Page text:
Mark Twain and the Colonel: Samuel L. Clemens, Theodore Roosevelt, and the Arrival of a New Century
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In Mark Twain and the Colonel, Philip McFarland tells the story of the rich years of American history between 1890 and 1910 through the fully engaged involvement of two of its most vital participants.
The narrative unfolds in six sections, each focusing on a different aspect of the United States of the early twentieth century that continues to matter to this day: America as an imperialist nation, America as a continental nation, America as a racial nation, America as a corporate nation, America at home, and America striving for peace.
In this short span of years, the America of the late nineteenth century will move substantially closer to the America we know today, thanks in part to the influence and actions of Mark Twain and Theodore Roosevelt, two of the most influential figures of the age.
at her side—Clemens had written to his friend Rogers, on the sixth: “Our life is wrecked; we have no plans for the future; she always made the plans, none of us was capable. We shall carry her home and bury her with her dead, at Elmira. Beyond that, we have no plans. The children must decide.” Livy in life had done everything for the family: attended to the daughters, to the servants, to the entertaining, to travel arrangements, supervised the packing, made all the domestic decisions, approved
in February 1905; and in May they dealt a crushing blow at sea to a second Russian fleet, which had sailed 18,000 nautical miles around the Cape of Good Hope only to be destroyed in the Tshushima Straits that lie between Japan and Korea: eight Russian battleships sunk and over 5,000 Russian lives lost, while Japanese losses were limited to 116 crewmen and three torpedo boats. The war stretched through a year and a half, its battles including the largest military engagements the world had yet
church with the Sears one of whom will be married to Uncle Irving. We walked in the Princes and Botanist park”—ten-year-old Teedie conscientiously recording this start of his yearlong European tribulation, for the first time far from home and determined to make the best of it. Chapter Eleven Clemens Goes West Within a year of the boiler explosion on the Mississippi that killed his brother Henry in 1858, Samuel L. Clemens earned his pilot’s certificate. “Time drifted smoothly and prosperously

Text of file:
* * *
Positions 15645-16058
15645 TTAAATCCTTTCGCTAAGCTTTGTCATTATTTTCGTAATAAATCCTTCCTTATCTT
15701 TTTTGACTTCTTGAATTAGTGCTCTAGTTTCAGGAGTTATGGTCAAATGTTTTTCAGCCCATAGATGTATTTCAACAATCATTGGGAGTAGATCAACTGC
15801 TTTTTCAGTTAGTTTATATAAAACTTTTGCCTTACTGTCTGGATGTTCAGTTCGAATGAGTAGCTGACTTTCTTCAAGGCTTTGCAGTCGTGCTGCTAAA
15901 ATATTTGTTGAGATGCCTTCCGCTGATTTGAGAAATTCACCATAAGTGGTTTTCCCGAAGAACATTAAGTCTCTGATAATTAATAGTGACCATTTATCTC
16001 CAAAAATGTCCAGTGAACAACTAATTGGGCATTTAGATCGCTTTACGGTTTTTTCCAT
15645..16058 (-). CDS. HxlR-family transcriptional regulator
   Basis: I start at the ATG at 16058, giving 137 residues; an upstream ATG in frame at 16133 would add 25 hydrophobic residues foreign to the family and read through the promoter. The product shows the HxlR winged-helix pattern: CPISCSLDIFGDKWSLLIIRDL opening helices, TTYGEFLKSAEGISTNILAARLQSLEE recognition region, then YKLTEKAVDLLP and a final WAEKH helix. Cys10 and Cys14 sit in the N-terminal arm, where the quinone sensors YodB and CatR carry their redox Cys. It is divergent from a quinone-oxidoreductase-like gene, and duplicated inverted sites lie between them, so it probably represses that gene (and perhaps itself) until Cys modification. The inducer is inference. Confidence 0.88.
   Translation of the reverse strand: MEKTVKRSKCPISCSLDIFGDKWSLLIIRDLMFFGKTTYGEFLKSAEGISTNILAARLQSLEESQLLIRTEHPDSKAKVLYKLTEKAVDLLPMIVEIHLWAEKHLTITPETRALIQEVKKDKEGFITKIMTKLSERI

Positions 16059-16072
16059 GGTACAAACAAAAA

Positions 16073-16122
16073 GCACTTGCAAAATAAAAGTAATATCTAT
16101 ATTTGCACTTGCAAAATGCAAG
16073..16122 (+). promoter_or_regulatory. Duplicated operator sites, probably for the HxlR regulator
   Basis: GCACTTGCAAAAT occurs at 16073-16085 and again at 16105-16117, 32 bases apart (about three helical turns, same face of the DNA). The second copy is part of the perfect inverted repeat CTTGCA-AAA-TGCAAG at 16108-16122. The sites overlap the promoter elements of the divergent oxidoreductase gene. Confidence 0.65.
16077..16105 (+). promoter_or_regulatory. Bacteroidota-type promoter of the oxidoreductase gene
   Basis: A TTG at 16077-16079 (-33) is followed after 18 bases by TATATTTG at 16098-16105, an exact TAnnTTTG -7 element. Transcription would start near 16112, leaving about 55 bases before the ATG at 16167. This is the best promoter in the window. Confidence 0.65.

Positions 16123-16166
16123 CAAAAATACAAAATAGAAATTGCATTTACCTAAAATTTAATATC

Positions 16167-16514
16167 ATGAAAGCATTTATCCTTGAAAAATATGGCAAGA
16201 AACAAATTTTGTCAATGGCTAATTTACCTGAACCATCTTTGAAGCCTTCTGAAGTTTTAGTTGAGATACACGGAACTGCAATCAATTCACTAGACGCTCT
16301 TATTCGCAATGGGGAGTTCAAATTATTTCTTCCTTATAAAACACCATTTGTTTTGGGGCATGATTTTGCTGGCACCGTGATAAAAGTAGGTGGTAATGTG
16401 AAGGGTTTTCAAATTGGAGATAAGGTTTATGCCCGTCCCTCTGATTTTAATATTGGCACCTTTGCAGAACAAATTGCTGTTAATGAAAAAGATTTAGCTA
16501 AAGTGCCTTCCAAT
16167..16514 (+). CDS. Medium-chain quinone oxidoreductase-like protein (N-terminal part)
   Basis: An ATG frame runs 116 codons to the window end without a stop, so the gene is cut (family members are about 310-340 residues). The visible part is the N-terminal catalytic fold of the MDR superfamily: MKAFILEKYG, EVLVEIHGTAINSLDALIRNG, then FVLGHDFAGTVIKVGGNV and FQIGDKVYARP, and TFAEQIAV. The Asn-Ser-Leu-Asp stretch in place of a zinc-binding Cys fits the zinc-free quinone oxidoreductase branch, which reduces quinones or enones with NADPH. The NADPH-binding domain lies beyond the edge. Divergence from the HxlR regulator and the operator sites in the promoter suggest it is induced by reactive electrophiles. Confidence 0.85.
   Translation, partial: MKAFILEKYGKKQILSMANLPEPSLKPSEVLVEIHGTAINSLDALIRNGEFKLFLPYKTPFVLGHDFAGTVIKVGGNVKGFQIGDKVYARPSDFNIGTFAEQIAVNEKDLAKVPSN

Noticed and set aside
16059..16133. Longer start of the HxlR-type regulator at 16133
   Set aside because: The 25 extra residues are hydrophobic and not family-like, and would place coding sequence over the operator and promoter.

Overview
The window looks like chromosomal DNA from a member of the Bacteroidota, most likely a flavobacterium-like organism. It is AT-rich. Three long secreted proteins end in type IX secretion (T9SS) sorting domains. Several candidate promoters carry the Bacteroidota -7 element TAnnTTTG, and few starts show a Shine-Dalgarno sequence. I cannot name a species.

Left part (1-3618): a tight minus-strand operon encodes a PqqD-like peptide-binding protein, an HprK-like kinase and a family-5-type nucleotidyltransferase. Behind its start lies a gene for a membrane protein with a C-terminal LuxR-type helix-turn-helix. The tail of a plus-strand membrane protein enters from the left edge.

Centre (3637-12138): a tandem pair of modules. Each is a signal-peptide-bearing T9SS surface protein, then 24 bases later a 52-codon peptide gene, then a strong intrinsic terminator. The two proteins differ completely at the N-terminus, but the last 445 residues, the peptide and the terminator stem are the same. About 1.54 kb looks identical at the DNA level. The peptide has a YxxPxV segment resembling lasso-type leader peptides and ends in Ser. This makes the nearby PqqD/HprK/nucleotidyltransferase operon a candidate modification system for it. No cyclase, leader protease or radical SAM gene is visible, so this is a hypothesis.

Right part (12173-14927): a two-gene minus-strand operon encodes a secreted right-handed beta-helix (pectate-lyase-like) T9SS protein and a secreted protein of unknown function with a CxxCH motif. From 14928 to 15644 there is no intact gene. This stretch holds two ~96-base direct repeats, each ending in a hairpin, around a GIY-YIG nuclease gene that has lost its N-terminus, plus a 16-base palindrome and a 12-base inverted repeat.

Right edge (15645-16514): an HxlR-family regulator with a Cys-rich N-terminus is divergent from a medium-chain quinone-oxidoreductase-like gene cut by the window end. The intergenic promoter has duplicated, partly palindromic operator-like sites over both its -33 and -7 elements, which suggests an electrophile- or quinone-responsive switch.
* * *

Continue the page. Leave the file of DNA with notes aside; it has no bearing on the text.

over the globe, having attended to Mark Twain’s progress, ended by saluting the lecturer for a success that was also a remarkable display of character, grit, and a high sense of honor. He had returned to England from the round-the-world tour in the summer of 1896, his financial goal within reach. Clemens would write his book about the voyage and in that way end by amassing the necessary funds to get out of debt once and for all. In a materialistic age, the world extolled him for his resolve; and
my hearing; the local papers said nothing against it; the local pulpit taught us that God approved it, that it was a holy thing and that the doubter need only look in the Bible if he wished to settle his mind.” The views of Sam’s mother would have been similarly untroubled. Jane Lampton Clemens’s entire life thus far had been spent among slaves; yet, her son reflected in after days, “kind-hearted and compassionate as she was, I think she was not conscious that slavery was a bald, grotesque and